New York: Concerns that a trade deal between the United States and China may not be imminent reined in a rally in world equity markets and reversed gains on Wall Street on Friday, while strong US wage growth boosted American bond yields.
Markets had earlier climbed on hopes that the world’s two biggest economies were mending their shaky trade relations.
A steep decline in shares of Apple Inc further weighed on sentiment in the US stock market, after the iPhone maker warned that sales during the crucial holiday quarter would likely miss expectations.
White House economic adviser Larry Kudlow told CNBC that while US President Donald Trump plans to meet Chinese President Xi Jinping later this month, he has not asked US officials to draw up a proposed trade plan, contradicting a report earlier in the day that had buoyed hopes of a trade dispute resolution.
That erased early gains in US stocks and curtailed a rally in global markets that had lifted emerging market stocks by their largest daily gain since 2016.
“The stock market is focused on tariffs and they believe that increased tariffs are going to hurt the economy,” said Mike Rask, director of trading at Hodges Capital in Dallas. “There was the belief overnight that we were close to a trade deal with China and now it looks like that is not the case.” The Dow Jones Industrial Average fell 109.91 points, or 0.43 per cent, to 25,270.83, the S&P 500 lost 17.31 points, or 0.63 per cent, to 2,723.06 and the Nasdaq Composite dropped 77.06 points, or 1.04 per cent, to 7,356.99.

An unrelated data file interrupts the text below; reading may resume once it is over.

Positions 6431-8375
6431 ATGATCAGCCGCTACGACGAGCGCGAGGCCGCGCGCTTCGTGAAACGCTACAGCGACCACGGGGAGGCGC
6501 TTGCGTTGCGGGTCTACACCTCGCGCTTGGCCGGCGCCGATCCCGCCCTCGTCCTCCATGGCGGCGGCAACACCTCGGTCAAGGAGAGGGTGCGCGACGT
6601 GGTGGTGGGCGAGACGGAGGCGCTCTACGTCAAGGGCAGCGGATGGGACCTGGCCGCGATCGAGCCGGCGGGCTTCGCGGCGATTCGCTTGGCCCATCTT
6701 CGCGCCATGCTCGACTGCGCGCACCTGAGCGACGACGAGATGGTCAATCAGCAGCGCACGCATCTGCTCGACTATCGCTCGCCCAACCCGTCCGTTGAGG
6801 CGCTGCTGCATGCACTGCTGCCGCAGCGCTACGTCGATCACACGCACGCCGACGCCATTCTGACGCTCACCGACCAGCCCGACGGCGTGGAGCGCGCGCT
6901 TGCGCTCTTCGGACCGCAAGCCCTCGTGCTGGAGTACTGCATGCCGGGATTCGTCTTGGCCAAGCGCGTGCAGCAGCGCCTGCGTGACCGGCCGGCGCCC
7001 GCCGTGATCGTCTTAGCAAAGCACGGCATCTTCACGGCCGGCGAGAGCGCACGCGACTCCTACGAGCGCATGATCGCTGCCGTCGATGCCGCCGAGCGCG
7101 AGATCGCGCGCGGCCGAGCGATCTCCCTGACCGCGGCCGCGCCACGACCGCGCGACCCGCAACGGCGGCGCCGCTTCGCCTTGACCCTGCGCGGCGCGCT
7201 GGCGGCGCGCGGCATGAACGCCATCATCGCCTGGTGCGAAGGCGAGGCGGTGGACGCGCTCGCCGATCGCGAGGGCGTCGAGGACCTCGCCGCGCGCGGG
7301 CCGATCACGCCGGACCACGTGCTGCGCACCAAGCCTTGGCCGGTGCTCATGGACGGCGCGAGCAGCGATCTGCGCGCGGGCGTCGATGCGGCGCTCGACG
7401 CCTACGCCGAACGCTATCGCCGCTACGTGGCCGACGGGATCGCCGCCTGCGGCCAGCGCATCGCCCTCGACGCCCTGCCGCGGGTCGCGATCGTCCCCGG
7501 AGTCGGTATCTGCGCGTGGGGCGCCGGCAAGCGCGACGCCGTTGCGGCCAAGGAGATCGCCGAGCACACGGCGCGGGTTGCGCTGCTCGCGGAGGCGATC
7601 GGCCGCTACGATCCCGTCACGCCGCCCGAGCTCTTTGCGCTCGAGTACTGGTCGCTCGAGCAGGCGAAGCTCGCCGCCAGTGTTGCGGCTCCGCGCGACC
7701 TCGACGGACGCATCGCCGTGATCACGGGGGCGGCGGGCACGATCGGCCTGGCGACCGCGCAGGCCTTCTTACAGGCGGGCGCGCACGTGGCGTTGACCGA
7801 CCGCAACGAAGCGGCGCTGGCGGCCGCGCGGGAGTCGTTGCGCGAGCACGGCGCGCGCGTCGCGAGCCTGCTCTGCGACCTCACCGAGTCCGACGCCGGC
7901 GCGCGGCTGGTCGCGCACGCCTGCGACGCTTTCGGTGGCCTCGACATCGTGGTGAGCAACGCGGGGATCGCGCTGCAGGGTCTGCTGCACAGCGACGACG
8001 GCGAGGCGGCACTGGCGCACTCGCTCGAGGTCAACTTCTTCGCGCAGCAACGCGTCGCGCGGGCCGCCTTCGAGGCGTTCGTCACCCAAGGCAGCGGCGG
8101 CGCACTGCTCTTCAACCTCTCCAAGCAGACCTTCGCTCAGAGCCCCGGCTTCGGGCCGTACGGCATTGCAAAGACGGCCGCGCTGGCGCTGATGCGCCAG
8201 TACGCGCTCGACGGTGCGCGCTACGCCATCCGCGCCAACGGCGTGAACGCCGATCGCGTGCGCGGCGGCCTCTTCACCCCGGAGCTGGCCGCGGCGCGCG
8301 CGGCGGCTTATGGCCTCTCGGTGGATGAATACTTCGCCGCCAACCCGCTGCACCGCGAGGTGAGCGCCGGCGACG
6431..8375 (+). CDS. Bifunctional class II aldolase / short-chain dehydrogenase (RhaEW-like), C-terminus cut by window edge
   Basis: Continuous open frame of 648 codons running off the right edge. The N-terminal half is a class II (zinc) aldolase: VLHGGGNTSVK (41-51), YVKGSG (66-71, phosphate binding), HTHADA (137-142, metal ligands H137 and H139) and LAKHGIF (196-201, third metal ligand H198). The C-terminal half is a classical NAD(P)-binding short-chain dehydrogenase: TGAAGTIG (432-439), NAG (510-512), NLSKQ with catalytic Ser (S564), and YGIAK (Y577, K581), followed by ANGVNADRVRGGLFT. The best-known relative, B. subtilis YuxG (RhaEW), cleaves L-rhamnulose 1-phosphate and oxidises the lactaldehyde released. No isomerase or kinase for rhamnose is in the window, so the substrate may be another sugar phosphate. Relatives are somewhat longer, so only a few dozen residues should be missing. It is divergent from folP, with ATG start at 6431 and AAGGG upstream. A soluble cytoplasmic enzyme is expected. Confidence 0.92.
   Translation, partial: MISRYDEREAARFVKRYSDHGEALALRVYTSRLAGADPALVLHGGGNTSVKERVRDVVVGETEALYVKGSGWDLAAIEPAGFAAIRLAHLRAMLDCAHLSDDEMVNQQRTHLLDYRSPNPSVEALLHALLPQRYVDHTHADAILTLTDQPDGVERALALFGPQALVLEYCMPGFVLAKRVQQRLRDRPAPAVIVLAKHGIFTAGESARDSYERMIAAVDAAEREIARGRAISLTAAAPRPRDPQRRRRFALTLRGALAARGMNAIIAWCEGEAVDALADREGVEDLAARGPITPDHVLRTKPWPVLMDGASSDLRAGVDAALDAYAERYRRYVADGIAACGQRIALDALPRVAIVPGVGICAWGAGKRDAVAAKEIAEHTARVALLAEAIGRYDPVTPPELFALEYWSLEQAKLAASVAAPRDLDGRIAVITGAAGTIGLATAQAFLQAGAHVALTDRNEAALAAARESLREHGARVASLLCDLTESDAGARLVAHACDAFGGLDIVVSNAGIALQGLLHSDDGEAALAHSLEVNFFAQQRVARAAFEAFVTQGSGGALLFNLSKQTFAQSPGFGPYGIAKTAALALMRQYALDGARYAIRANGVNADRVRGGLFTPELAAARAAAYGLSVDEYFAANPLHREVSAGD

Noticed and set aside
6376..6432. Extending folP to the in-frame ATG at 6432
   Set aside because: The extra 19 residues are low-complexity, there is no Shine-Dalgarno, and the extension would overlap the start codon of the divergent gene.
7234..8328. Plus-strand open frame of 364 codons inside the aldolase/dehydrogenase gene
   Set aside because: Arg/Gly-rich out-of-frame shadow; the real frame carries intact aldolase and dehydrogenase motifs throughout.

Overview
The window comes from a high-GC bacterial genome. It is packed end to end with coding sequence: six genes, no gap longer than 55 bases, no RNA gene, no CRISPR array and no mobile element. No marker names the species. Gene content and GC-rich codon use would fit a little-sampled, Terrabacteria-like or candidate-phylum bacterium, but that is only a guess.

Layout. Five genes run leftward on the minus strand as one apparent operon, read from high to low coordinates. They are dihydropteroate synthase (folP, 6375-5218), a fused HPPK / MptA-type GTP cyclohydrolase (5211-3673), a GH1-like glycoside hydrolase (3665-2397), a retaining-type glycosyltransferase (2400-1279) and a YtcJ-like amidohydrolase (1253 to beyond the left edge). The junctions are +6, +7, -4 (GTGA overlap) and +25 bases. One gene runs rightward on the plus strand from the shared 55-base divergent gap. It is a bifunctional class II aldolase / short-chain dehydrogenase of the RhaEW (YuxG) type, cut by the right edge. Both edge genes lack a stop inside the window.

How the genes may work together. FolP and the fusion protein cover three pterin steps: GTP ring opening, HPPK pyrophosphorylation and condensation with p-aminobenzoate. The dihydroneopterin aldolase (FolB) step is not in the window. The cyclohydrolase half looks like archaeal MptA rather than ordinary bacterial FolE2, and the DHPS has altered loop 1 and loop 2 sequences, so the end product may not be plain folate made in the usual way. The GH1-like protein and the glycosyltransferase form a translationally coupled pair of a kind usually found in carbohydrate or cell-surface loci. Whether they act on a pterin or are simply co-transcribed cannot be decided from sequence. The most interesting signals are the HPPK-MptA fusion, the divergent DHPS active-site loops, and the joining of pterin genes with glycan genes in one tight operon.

Falls and rebounds
Apple’s shares tumbled 6.6 per cent, taking its market value below $1 trillion (Dh3.67 trillion), after the company said sales for the final quarter would likely miss expectations.
In Europe, Germany’s export-heavy DAX had jumped as much as 1.5 per cent, its best session since July, before giving up most of its gains.
The pan-European STOXX 600 index rose 0.28 per cent and MSCI’s gauge of stocks across the globe shed 0.06 per cent.
US job growth rebounded sharply in October and wages recorded their largest annual gain in nine and a half years, pointing to further labour market tightening that could encourage the Federal Reserve to raise interest rates again in December.
Benchmark 10-year notes last fell 20/32 in price to yield 3.2198 per cent, from 3.144 per cent late on Thursday.
The dollar index, tracking the greenback against six major currencies, rose 0.19 per cent, with the euro down 0.11 per cent to $1.1394.
Oil prices were weighed down by a report that the US government has agreed to let eight countries, including close allies South Korea and Japan, as well as India, keep buying Iranian oil after Washington re-imposes sanctions.
US crude fell 1.13 per cent to $62.97 per barrel and Brent was last at $72.68, down 0.29 per cent on the day.